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The EU Whistleblowing Directive: Ireland Q & A


Ireland, United Kingdom

Barry Walsh is a Partner and Head of Employment & Benefits in our Dublin office.  In addition to advising a wide range of corporate and institutional clients on all aspects of Irish employment law, Barry contributes regularly to specialist domestic and international HR publications and to the general business media on employment law issues.

In our latest insight on whistleblowing, Barry answers questions on the EU Whistleblowing Directive and its implications for Irish employers.

What is the current position in relation to whistleblowing protection in Ireland?

Whistleblowing legislation has been in place in Ireland since 2014 as a result of the Protected Disclosures Act 2014 (the "PD Act"), a major development at the time which introduced significant legal protection for employee whistleblowers and consequently new and serious obligations for employers.

What impact will the Directive have in Ireland?

Despite the fact that the extent of the existing protection afforded by the PD Act means that many of the elements required by the Directive are already covered under Irish law, the Irish Government has published a general scheme (essentially an early draft of a bill), the Protected Disclosures (Amendment) Bill 2021 (the "Bill"), which will amend the existing PD Act.

The Bill includes a number of key enhancements to existing whistleblowing protections and measures, such as:

  • Widening the scope of individuals who are afforded protection beyond employees to include volunteers, interns, job applicants, suppliers, shareholders and non-executive directors;

  • Expanding the ambit of "relevant wrongdoings" for the purposes of whistleblowing by encompassing breaches of EU law in various prescribed areas including public procurement, financial services, product safety, transport safety, food safety, animal welfare, public health, consumer protection, privacy and protection of personal data – but, importantly, it excludes interpersonal grievances;

  • Considerably extending the definition of "penalisation" to include acts such as a negative performance assessment and psychiatric or medical referrals;

  • Extending the existing injunction style interim relief potentially available from the Circuit Court in dismissal cases to make it potentially available in other cases of penalisation under the Act in addition to dismissal.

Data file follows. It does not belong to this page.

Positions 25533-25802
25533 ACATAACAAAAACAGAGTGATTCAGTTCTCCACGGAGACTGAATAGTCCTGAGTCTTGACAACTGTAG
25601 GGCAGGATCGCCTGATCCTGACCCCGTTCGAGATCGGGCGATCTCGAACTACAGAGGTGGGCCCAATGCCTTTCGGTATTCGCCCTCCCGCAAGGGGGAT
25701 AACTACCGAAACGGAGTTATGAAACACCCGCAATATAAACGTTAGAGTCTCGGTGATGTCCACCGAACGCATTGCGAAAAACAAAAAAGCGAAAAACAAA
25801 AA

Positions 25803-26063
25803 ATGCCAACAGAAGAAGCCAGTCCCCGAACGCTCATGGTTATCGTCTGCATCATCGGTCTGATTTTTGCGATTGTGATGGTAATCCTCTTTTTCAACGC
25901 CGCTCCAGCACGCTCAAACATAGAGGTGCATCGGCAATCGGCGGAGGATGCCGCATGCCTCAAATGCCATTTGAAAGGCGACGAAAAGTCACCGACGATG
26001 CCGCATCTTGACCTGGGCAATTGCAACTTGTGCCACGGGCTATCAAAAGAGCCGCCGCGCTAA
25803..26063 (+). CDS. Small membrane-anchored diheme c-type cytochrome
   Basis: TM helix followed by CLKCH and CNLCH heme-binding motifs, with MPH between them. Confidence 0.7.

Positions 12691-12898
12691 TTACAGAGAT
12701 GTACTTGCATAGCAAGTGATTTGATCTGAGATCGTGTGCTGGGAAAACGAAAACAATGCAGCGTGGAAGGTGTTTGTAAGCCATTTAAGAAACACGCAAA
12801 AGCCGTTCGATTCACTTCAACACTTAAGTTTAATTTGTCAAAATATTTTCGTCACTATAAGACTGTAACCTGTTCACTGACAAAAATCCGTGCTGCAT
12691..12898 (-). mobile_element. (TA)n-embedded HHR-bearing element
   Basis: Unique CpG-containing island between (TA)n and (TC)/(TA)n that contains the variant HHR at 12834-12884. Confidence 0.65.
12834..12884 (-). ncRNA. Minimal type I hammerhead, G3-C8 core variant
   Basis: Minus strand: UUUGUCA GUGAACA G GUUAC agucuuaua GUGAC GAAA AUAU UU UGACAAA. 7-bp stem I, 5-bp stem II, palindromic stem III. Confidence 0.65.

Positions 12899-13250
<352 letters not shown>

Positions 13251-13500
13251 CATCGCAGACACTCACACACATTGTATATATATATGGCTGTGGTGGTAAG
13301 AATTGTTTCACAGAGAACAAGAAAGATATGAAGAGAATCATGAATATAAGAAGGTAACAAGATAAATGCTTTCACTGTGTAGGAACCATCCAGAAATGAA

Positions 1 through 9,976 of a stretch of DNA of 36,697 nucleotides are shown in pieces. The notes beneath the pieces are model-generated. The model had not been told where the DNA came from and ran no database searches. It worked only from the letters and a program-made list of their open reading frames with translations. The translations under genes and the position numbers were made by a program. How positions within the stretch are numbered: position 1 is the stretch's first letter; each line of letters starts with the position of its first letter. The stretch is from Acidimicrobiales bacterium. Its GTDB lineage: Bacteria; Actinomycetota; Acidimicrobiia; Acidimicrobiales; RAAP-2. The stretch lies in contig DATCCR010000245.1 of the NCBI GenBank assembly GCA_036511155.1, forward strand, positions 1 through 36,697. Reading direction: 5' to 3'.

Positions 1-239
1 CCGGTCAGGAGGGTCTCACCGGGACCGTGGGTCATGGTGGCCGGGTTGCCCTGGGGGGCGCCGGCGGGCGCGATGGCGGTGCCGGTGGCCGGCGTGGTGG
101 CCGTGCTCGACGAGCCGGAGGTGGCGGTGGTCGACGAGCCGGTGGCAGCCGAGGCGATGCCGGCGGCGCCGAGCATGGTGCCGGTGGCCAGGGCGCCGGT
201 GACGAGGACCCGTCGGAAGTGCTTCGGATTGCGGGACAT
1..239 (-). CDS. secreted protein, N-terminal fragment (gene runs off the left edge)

• Requiring that certain private sector employers must have whistleblowing procedures and internal channels on the following basis (Currently all public sector organisations are already required to have a formal whistleblowing policy in place under the PD Act):

    • Private entities with more than 250 employees – from 17 December 2021

    • Private entities with between 50 - 249 employees – from 17 December 2023

    • Organisations with less than 50 employees may be required to comply following a risk assessment of the organisation’s activities and the ensuing level of risk.

  • Establishing a Protected Disclosures Office within the Office of the Ombudsman;

  • Introducing Legal Aid for whistleblowers seeking to bring employment-related claims; and

  • Imposing strict timeframes on employers for acknowledging, following up and providing feedback to whistleblowers.

Will employers be required to process anonymous disclosures?

It is currently proposed that employers will not be obliged to progress anonymous protected disclosures.  However, an anonymous whistleblower will still be entitled to protections if their identity subsequently emerges.

What other things should employers in Ireland be thinking about?

For the moment, the general scheme of the Bill provides only a broad outline of the proposed legislation.  We must await more advanced drafts before we know more and what is currently proposed could be altered.

However, whatever its final form, the Bill is likely to signal a significant change in approach to whistleblowing in Ireland.

Employers need to review existing policies or consider preparing new procedures now.  Training and awareness, especially for management, is also key.

By ensuring that effective internal whistleblowing arrangements are in place, organisations will have an opportunity to become aware of concerns at the earliest stages, helping to avoid or limit financial and reputational risks.